The Israeli position toward the refugees has always emphasized their resettlement and rehabilitation in the Arab states, rather than repatriation and/or compensation. This resettlement was designed to prevent refugees return, to ‘dissolve’ the refugee situation and break up the collective identity of the refugees and their perceived militancy, to reduce both international humanitarian, UN and Western diplomatic pressure on Israel and remove a critical problem form the heart of the Arab-Israeli conflict.
While the desire among Israeli leaders to resettle the refugees in the Arab states or elsewhere, or, stated baldly, to be rid of the ‘Palestinian refugee problem,’ has remained a constant until the present day, the envisaged modalities of resettlement changed over the years according to circumstances.
Realistic assessments during the 1950s and in the aftermath of the June 1967 conquests necessitated strategies and practical planning that produced a series of specific resettlement plans, generally involving Arab states – such as pre-Qaddafi Libya, Jordan, El ‘Arish in Sinai (Egypt) – as well as the Jordan Valley in West Bank and various Latin American countries.
Although the Israeli resettlement schemes of the 1950s, late 1960s, the 1970s and 1980s ended in failure, they are significant in the sense of showing how successive Israeli government wanted to remove the Palestinian refugee problem from the center of the Arab-Israeli conflict and eliminate the possibility of refugee return in the future.
In theory the decade between October 1991 and January 2001, from the Madrid peace conference to the Israeli-Palestinian permanent status talks at Taba, Egypt, offered an opportunity to negotiate the Palestinian refugee issue with intensity not witnessed for four decades. In the post-Madrid period the refugee question was discussed in five major fora: (a) the Refugee Working Group of the Multilateral Track; (b) the Continuing or Quadripartite Committee; (c) the Israeli-Palestinian Declaration of Principles of September 1993; (d) the Palestinian-Israeli permanent status negotiations, especially the Camp David Summit of July 2000 and the Taba negotiations of January 2001.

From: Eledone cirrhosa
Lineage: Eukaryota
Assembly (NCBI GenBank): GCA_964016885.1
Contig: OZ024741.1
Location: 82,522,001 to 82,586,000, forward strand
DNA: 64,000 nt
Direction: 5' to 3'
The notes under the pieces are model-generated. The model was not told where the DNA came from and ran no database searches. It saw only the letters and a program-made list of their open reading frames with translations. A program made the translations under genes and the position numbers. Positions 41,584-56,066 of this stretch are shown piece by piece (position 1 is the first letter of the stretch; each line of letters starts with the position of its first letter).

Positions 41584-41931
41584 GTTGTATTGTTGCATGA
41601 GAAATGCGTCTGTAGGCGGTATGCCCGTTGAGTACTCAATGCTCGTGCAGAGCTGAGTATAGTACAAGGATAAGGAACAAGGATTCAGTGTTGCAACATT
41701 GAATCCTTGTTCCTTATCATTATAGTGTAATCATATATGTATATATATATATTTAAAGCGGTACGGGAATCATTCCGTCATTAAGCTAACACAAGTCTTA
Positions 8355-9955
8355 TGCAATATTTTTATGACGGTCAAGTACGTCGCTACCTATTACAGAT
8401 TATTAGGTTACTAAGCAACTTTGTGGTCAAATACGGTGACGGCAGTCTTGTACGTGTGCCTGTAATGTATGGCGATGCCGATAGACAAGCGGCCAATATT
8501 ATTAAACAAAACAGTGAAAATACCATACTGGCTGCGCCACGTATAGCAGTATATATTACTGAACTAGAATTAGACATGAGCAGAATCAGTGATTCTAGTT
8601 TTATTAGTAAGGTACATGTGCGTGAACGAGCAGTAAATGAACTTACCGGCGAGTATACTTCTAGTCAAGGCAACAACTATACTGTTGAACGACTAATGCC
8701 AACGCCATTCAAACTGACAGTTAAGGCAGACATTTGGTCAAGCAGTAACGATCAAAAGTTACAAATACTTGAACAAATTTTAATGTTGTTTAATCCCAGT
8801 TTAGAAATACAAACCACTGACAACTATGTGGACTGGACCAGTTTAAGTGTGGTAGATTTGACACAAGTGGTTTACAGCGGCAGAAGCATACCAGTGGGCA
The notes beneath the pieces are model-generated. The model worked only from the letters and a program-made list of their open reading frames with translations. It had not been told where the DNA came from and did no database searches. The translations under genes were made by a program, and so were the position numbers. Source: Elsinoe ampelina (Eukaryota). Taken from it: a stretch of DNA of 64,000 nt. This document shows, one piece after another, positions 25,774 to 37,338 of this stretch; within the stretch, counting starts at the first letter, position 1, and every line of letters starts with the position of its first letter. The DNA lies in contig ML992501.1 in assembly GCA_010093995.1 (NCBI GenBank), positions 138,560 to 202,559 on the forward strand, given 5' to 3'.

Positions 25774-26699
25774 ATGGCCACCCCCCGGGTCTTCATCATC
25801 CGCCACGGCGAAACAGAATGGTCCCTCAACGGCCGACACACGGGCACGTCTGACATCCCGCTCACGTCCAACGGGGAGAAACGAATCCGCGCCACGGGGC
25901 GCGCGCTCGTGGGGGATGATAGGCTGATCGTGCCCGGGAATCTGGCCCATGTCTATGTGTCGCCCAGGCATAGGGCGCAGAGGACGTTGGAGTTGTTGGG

In reality, however, Israeli refugee policy throughout this decade remained tied to its established position vis-à-vis the repatriation of the refugees. The classical Israeli refugee policies have remained unchanged throughout the Israeli-Palestinian negotiations, including the refusal to entertain any recognition of culpability of the Palestinian refugee problem or of moral and legal responsibility for the refugees. Indeed the politics of denial remained a main feature of the Oslo peace process – a process which important figures of labor Zionism interpreted as putting an end to refugee claims.
After the Madrid Peace Conference of 1991, Israel reluctantly agreed to discuss the refugee question provided that the ‘right of return’ was not raised. Shortly after the Declaration of Principles was issues in September 1993, Israel agreed to discuss certain categories of the 1967refugees who might be allowed to return to the West Bank and the Gaza Strip within the restricted framework of family reunion. Subsequently, Israeli also reluctantly announced its willingness to process 2,000 applicants for family reunion annually.